Devon freezes its council tax for third year
Devon County Council is to draw down a £3 million Whitehall windfall after agreeing to freeze council tax for the third year running.
John Hart, leader of the Conservative-run authority, confirmed he would be proposing no change to the levy as families and pensioners are being hit by the rising cost of living.
For the third year in a row, Local Government Secretary Eric Pickles will give councils a cash bonus worth a 1% hike in council tax if they hold down the charge.
However, councils that raise the levy by 2% or higher will have to hold a local referendum to get consent for the change.
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Devon County Council has opted against generating up to £6 million from tax rises – or what a 2% increase would have brought in – and instead plumped for a freeze, for which it will receive a grant of £3 million.
The proposal will be put to the authority's budget meeting on February 21. Mr Hart said: "Everywhere you look prices are going up. But we have many pensioners living in Devon and many families trying to get by on lower incomes.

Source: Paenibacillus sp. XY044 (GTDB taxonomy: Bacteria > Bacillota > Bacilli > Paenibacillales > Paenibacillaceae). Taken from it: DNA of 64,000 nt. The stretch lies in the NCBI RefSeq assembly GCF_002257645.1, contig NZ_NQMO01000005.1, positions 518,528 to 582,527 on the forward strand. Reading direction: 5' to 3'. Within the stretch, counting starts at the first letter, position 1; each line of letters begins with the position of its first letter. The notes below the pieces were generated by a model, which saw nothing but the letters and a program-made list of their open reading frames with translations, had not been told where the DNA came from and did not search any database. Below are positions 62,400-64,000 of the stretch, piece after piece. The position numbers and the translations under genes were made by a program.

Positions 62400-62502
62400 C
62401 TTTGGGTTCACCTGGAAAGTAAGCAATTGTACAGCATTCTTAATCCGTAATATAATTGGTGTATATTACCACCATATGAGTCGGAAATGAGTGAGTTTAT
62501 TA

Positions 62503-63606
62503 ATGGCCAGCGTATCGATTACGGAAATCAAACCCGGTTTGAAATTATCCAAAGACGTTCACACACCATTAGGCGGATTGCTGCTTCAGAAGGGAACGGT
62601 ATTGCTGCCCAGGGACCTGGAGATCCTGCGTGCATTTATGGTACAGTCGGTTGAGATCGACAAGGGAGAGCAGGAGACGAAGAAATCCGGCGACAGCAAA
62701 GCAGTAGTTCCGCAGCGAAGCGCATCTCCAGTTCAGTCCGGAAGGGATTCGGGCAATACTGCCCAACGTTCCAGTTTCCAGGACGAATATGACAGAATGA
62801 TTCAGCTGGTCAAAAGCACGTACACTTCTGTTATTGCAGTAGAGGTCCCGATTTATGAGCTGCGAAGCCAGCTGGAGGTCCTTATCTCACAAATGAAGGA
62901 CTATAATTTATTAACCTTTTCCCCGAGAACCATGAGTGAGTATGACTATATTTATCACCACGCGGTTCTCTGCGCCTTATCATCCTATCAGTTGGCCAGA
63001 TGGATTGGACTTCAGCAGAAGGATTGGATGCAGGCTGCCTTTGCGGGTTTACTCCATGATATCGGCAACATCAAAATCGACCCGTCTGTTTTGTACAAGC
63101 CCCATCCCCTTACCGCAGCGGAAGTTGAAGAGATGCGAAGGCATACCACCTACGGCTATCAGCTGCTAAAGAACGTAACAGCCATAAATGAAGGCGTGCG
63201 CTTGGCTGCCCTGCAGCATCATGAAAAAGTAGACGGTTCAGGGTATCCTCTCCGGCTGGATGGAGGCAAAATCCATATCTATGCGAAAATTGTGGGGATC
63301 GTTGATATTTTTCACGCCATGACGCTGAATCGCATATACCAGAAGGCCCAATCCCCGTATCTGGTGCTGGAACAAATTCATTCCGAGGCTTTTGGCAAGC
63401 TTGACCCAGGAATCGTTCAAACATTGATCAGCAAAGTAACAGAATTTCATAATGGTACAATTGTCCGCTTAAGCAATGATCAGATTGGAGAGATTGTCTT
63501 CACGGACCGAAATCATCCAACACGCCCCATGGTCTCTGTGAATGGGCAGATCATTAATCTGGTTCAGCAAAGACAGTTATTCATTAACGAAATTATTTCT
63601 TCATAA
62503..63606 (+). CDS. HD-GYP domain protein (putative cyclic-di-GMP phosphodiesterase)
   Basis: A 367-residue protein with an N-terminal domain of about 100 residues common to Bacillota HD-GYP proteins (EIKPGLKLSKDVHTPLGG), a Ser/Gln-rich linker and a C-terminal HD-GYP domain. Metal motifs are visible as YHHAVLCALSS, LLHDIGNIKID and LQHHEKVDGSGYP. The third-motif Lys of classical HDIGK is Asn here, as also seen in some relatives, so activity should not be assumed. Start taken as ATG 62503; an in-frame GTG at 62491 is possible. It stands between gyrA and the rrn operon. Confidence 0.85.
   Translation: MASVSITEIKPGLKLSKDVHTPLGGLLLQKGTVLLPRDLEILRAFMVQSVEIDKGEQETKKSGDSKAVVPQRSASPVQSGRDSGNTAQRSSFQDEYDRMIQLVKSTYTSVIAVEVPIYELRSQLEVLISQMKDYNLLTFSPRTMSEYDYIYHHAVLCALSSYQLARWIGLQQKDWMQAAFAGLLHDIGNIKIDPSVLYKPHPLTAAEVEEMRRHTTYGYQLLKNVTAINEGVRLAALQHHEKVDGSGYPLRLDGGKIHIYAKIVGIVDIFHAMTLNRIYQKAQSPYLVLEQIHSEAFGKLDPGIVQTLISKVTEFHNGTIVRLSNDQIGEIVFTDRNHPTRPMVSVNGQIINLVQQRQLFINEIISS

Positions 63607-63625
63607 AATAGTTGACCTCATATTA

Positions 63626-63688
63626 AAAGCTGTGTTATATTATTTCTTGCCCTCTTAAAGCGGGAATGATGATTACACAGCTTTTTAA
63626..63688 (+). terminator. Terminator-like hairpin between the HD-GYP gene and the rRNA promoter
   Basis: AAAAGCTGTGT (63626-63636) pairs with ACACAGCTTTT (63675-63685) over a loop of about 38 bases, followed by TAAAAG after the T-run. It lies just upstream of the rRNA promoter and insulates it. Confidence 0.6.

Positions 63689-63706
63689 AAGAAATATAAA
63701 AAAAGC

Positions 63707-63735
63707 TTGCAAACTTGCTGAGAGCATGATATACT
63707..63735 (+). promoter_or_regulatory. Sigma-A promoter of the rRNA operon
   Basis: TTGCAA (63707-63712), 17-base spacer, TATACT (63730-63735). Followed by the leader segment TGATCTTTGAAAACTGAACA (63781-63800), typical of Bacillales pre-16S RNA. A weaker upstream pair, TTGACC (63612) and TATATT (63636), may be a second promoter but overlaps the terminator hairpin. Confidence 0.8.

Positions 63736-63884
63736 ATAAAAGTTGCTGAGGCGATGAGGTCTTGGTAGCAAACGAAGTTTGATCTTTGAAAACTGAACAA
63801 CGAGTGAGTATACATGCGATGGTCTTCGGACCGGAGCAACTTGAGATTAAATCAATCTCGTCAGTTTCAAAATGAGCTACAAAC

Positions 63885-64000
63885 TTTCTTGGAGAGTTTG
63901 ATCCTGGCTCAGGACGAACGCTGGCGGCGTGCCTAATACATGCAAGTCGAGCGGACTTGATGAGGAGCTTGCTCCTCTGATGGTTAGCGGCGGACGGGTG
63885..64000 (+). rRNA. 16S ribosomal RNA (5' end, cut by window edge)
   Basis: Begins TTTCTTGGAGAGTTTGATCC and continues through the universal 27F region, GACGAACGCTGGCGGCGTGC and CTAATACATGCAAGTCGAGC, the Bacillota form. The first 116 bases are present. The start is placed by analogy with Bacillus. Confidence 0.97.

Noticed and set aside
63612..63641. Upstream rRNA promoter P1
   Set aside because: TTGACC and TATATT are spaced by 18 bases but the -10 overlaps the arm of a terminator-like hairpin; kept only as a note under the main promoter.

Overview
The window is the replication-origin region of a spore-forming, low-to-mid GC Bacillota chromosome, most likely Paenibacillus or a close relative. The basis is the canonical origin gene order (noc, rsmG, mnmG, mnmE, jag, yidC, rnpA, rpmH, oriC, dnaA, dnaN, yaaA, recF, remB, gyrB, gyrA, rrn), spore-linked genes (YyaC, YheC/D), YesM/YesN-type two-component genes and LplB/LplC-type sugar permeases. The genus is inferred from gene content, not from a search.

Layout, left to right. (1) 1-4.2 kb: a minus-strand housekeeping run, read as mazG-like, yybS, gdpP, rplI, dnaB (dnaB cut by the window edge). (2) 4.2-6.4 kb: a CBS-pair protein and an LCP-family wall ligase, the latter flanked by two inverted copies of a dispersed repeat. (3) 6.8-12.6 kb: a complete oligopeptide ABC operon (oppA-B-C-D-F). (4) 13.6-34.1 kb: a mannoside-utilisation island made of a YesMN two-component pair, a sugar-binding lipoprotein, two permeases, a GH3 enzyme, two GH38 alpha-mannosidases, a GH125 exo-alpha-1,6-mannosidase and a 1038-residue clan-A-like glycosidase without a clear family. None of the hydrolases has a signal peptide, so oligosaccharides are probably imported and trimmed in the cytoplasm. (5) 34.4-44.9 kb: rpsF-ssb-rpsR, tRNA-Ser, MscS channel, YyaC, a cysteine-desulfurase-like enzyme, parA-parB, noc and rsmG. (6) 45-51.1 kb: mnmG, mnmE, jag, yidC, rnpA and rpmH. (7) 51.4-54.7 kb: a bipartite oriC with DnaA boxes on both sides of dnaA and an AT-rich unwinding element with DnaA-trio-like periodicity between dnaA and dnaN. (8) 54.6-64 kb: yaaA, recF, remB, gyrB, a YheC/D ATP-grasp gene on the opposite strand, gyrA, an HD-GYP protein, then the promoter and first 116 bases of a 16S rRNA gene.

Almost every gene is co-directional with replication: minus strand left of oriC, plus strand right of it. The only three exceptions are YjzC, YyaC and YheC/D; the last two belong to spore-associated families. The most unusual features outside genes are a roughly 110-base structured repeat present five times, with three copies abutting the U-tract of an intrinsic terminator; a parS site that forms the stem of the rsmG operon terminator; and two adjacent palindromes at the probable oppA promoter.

"I do not want Devon County Council to add to their burden. I believe we can deliver a budget that will maintain services while not asking our residents to pay a penny more."
He added: "Our judgement is that it is better to accept the £3 million, continue our programme of making efficiencies and saving money and not have to ask our Devon taxpayers to contribute a penny more for our services.
"We promised the people of Devon when we took over in 2009 that we would ensure they got value for money.
"We started cutting costs straight away. We froze most job recruitment, reduced our payroll without major redundancies and slashed bureaucracy and red tape. We did that whilst maintaining essential frontline services and becoming more efficient and businesslike."
Devon County Council's chunk of the council bill – which will include district, police and fire authority precepts – will stay at £1,116 from April for the average household.
Neighbouring Cornwall Council, a Tory-led coalition, is poised to shun the hand-out and is proposing a bills hike of 1.97% this year, a £25 rise to about £1,268. Both go to the polls in May during a round of local elections.